Tripadvisor's generative AI entry is playing to its strengths — tours and activities, and restaurant reservations. Hotels? Maybe they'll get added later.
Dennis' Online Travel Briefing
Editor’s Note: Every Wednesday, Executive Editor and online travel rockstar Dennis Schaal will bring readers exclusive reporting and insight into the business of online travel and digital booking, and how this sector has an impact across the travel industry.
Following, Booking.com, Kayak, OpenTable, Expedia and others, Tripadvisor has debuted a beta of an OpenAI-based trip-planning feature with the focus on experiences and dining reservations.
That makes sense because the trip-planner leverages booking links from Tripadvisor’s Viator brand for experiences and attractions, and TheFork for dining reservations. Hotels aren’t part of the mix at this point. Unlike for experiences and restaurants reservations, Tripadvisor as a rule serves as an advertising platform for hotels, and usually doesn’t act as the merchant of record.
Using generative AI and mining Tripadvisor’s roster of more than 1 billion user reviews and opinions, the feature is available in the U.S. only at this juncture and on desktop and the mobile web, according to Wednesday’s announcement.
The rollout is an upgrade to Tripadvisor’s itinerary-building tool, Trips, and users can access it here or through a banner on the Tripadvisor homepage.
The rollout has a different look and feel than other OpenAI-based app features, such as in the Expedia app, where you type a message or question to the chatbot.
Instead for Tripadvisor’s new planning tool, you fill in your destination, the month of the trip or exact dates, whether you are going solo or with family, and the types of activities you are interested in. So for now, at least, there aren’t flight and hotel options.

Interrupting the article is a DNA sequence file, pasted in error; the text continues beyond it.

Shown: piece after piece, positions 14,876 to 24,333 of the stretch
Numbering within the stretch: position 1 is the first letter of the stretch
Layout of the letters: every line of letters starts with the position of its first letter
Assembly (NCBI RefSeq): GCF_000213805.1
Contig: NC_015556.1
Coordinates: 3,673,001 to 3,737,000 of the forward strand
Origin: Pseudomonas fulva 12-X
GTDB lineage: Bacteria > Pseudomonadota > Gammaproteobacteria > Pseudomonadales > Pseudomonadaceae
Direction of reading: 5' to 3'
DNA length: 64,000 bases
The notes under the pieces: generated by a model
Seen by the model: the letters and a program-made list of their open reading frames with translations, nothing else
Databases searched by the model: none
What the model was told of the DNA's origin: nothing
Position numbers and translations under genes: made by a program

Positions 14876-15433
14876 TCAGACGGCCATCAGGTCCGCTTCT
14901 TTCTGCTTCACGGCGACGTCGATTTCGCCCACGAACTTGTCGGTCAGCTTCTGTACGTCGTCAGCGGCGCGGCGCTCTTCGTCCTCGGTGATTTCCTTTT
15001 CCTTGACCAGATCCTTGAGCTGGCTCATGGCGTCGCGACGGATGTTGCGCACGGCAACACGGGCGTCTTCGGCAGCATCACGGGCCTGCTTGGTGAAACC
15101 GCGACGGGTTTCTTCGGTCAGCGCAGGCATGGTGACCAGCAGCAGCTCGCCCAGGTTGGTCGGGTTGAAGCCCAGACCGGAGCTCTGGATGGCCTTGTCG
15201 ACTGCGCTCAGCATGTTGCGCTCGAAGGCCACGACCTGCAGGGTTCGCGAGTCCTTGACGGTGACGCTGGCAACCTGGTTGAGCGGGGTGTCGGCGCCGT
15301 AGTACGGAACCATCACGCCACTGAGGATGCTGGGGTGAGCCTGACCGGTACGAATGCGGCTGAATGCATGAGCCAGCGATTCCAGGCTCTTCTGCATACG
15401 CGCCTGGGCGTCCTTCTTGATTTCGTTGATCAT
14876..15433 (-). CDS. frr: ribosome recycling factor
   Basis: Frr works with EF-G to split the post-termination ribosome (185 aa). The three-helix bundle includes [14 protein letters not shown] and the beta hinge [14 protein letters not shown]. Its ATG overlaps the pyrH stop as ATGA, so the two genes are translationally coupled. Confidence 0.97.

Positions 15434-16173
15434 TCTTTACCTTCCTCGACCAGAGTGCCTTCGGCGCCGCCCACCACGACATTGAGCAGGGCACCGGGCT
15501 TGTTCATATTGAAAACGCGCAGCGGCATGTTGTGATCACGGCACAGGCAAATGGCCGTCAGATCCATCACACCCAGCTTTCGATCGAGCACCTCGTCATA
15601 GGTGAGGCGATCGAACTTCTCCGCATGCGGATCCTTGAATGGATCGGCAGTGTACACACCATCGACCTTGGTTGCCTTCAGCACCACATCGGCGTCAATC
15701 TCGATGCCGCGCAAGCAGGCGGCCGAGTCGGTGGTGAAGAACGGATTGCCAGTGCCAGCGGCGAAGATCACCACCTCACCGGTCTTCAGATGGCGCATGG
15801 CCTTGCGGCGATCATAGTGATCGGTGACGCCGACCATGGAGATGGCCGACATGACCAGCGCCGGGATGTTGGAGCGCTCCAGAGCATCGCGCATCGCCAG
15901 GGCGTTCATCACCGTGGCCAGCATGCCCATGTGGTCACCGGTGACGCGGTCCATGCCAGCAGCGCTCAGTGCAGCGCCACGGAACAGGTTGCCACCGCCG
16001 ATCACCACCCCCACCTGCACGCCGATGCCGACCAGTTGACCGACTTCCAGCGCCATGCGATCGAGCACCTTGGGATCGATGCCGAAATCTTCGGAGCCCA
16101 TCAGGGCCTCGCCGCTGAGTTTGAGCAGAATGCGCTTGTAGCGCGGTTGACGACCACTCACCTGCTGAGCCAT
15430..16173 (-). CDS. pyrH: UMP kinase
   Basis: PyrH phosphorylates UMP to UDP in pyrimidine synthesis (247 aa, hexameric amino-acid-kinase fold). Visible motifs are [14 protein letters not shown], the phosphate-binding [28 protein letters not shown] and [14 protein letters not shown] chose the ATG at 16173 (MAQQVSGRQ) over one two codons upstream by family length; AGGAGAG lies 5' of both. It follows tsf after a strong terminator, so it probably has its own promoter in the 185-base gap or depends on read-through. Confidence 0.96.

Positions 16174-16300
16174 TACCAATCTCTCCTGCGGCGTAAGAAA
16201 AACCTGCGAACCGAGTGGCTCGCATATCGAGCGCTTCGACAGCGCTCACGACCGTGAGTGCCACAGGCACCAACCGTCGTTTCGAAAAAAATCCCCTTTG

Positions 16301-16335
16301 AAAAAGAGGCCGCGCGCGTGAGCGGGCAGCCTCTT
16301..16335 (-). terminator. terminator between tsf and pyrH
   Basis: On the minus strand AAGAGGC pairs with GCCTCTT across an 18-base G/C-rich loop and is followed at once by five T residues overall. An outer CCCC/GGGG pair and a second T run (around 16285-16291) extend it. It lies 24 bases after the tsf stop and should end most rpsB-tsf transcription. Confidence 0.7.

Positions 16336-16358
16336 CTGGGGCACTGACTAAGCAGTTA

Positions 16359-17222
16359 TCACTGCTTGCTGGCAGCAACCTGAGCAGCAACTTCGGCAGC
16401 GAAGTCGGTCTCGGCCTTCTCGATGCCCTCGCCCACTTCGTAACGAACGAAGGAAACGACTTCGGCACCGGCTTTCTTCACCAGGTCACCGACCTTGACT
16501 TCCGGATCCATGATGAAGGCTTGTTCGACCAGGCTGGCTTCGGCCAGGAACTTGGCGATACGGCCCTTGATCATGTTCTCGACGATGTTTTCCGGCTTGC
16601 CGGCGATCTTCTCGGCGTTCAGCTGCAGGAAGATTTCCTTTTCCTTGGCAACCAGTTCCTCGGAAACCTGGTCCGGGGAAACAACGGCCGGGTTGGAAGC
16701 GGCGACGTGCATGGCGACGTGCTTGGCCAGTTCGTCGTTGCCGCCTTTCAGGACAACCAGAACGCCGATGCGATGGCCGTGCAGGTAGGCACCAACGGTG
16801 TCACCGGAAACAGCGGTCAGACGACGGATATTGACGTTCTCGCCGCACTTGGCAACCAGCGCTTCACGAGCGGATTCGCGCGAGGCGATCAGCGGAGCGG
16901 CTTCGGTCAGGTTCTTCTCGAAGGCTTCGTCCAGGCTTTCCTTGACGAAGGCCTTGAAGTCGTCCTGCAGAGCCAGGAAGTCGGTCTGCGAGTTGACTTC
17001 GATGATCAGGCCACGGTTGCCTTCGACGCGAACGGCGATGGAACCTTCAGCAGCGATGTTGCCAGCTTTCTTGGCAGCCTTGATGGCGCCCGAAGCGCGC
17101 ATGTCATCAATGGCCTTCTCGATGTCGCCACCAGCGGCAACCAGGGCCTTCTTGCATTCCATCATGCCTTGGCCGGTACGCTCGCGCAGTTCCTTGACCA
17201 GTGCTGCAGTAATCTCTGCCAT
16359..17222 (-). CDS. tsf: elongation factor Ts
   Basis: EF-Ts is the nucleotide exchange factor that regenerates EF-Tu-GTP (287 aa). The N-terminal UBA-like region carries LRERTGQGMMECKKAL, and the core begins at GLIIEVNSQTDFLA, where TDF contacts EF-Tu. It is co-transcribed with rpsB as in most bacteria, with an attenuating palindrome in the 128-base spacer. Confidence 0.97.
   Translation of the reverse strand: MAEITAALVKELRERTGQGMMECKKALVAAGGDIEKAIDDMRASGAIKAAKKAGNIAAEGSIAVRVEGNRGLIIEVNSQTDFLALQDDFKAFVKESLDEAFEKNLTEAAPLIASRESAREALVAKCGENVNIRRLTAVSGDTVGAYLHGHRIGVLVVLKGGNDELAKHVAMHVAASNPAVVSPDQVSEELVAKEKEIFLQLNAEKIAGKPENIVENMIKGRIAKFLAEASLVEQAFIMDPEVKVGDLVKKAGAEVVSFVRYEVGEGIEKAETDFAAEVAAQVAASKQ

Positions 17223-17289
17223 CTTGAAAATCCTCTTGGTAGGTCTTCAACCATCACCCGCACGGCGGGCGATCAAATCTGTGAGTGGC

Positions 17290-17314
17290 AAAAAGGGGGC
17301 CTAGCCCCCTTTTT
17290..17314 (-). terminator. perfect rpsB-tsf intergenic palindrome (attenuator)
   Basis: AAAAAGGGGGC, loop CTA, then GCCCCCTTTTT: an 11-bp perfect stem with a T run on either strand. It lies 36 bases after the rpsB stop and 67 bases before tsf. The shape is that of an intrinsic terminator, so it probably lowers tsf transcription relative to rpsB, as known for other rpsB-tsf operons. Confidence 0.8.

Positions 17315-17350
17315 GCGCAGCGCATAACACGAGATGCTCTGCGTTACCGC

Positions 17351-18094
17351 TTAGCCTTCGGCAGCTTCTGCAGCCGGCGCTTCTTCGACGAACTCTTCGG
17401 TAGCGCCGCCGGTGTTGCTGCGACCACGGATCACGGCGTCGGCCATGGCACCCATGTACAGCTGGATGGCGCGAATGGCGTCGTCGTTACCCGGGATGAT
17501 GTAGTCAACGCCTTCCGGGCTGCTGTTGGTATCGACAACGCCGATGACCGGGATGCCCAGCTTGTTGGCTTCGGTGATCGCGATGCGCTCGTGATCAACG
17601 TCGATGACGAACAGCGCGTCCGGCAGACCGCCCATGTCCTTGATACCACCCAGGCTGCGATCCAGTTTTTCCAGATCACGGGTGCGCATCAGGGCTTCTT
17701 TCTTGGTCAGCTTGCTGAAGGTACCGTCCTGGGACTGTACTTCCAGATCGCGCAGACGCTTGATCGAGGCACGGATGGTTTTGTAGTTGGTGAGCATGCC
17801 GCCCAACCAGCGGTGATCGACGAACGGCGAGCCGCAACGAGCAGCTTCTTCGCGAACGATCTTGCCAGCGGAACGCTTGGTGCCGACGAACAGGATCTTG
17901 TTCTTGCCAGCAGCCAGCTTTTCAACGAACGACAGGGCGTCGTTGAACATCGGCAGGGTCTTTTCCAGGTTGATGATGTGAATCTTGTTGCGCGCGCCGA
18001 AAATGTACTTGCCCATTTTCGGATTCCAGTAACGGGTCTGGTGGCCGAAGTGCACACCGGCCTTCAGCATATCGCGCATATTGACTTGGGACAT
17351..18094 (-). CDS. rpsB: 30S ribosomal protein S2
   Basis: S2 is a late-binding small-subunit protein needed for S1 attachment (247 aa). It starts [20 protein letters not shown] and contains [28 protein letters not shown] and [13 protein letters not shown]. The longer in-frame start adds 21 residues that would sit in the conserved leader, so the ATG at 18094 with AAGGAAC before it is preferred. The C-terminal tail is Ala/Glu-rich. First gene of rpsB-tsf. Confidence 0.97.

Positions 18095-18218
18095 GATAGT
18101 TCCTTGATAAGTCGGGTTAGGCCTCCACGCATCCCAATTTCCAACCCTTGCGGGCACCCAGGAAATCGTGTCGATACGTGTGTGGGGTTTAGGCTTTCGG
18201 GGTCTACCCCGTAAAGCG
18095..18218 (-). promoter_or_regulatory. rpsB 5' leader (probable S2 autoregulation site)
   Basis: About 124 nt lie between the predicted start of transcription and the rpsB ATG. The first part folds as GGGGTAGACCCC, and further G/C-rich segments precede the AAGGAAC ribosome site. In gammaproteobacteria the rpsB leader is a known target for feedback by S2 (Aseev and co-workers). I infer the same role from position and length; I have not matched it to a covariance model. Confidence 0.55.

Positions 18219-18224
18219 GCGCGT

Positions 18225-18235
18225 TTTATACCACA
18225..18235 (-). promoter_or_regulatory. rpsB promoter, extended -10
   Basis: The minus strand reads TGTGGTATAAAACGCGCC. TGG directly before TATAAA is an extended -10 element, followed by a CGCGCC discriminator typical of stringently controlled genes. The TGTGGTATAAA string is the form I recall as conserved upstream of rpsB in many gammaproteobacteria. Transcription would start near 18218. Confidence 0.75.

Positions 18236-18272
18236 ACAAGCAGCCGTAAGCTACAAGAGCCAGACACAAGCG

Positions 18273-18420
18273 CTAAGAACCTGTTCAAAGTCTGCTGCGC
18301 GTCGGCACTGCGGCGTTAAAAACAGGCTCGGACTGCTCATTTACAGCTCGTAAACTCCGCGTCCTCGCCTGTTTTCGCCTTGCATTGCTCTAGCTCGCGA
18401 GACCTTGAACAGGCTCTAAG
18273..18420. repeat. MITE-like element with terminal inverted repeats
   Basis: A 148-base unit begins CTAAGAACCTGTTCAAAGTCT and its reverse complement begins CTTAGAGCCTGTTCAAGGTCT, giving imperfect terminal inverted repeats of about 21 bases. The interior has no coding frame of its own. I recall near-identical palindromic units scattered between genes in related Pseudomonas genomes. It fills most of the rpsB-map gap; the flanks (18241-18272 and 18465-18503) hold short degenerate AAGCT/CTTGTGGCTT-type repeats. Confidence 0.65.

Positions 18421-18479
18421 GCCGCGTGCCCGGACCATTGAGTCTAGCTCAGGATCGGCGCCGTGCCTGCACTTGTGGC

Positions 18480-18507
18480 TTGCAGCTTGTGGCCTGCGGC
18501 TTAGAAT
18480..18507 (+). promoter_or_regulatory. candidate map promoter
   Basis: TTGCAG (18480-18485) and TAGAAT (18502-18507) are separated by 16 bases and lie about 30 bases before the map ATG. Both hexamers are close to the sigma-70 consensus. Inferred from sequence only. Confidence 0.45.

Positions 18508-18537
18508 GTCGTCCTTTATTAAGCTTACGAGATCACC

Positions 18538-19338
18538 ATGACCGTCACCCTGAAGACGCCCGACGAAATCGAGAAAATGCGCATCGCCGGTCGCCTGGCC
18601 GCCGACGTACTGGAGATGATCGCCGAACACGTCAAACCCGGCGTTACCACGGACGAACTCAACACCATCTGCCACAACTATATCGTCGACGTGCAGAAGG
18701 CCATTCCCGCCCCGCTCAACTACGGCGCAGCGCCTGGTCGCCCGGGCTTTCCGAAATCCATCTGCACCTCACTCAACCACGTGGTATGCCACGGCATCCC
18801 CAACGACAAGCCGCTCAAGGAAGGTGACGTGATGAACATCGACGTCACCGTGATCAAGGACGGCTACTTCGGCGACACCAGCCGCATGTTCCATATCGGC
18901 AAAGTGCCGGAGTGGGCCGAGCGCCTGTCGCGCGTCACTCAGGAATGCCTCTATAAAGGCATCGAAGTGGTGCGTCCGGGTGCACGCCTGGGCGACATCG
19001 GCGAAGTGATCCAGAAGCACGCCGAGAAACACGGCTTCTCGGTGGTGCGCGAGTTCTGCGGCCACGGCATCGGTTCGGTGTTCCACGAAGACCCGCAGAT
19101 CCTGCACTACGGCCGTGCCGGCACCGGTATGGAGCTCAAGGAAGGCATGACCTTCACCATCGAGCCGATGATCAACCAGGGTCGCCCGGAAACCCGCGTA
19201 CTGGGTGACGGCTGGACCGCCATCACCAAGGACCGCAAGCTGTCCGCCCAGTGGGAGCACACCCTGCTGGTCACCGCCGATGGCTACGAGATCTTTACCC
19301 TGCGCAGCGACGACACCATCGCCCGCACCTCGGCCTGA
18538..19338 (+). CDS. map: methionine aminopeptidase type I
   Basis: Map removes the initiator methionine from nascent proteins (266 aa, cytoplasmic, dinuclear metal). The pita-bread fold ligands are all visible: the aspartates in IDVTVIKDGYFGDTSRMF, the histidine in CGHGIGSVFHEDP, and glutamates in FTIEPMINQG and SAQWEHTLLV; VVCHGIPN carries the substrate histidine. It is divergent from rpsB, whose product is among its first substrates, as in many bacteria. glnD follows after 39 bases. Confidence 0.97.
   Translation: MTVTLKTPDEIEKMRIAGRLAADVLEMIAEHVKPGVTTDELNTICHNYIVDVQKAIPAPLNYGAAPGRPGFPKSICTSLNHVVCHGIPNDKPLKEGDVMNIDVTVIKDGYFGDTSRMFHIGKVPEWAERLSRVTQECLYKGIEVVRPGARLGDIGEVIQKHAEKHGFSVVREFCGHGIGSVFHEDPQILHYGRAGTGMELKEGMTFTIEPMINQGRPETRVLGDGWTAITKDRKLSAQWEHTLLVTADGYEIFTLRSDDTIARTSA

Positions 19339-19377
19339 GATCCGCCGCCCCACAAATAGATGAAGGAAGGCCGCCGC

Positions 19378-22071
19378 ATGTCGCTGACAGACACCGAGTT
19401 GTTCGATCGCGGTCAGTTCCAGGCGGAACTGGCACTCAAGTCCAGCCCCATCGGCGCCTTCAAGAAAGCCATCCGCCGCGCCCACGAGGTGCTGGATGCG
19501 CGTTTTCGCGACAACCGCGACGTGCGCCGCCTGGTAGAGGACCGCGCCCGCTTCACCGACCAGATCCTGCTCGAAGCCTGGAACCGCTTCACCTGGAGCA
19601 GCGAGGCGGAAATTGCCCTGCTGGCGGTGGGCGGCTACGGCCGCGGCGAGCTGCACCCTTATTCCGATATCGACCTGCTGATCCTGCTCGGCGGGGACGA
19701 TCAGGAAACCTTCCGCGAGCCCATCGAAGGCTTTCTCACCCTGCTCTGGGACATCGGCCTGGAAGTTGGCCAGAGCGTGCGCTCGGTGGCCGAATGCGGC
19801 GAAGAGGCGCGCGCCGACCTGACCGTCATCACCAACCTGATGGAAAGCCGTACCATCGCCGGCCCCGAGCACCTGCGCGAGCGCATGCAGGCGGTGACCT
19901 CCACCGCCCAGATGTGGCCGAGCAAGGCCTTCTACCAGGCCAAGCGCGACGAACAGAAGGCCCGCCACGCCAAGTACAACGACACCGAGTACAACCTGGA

Depending on your selections, Tripadvisor might produce a three-day trip to Paris with your family, and suggest visiting the Eiffel Tower, for example. You can then buy some tickets via a link through Tripadvisor. (That booking functionality is provided by Tripadvisor’s Viator brand.)
“We know our community is passionate about trip planning, so we wanted to thoughtfully build something that would enhance that experience, not replace it,” said Sanjay Raman, Tripadvisor’s chief product officer. “Personalized results and recommendations from fellow travelers are two of the most important elements of the planning process and generative AI has helped us bring them together in a way we think will be really compelling for travelers. Over the coming months, we’ll continue to upgrade our Trips product – improving the personalization of AI-powered itineraries and expanding the suite of travel planning tools we offer.”
Tripadvisor plans to make the feature available in additional markets and in its mobile app as the beta continues, the company said.
eDreams Odigeo Promises Faster Airline Reservations
One of the big issues during the height of the pandemic was that airlines were slow to provide travelers with cash refunds — sometimes favoring vouchers for future flights instead — and online travel agencies were caught in the middle. They often declined to issue refunds until the airlines in question forwarded the online travel agencies the payments.
Spain-based online travel company eDreams Odigeo, with brands including eDreams, Opodo, Go Voyages and Travellink, pledged this week to give consumers their refunds even before getting compensated by the airlines.
eDreams, which has been taken to task over consumer protection issues over the years, said it is currently handling 15 million euros ($16.8 million) worth of advanced refunds in this manner annually, and intends to increase that figure.
“Through the provision of advanced refunds, the business has effectively reduced the average waiting period to just four days, well below the seven-day limit that airline must adhere to,” the company said.
At the same time, eDreams Odigeo vowed to cease selling flights from 15 airlines, which the company did not name, “that have systematically failed to comply with rules regarding refunds.”
The announcement follows discussion with the European Commission and the Swedish Consumer Agency in which three of the major EU-based online travel agencies, namely eDreams Odigeo, ETraveli Group, and Kiwi.com “committed to better inform consumers in the case of flight cancellations by airlines and to transfer ticket refunds received from airlines within seven days,” according to the European Commission.
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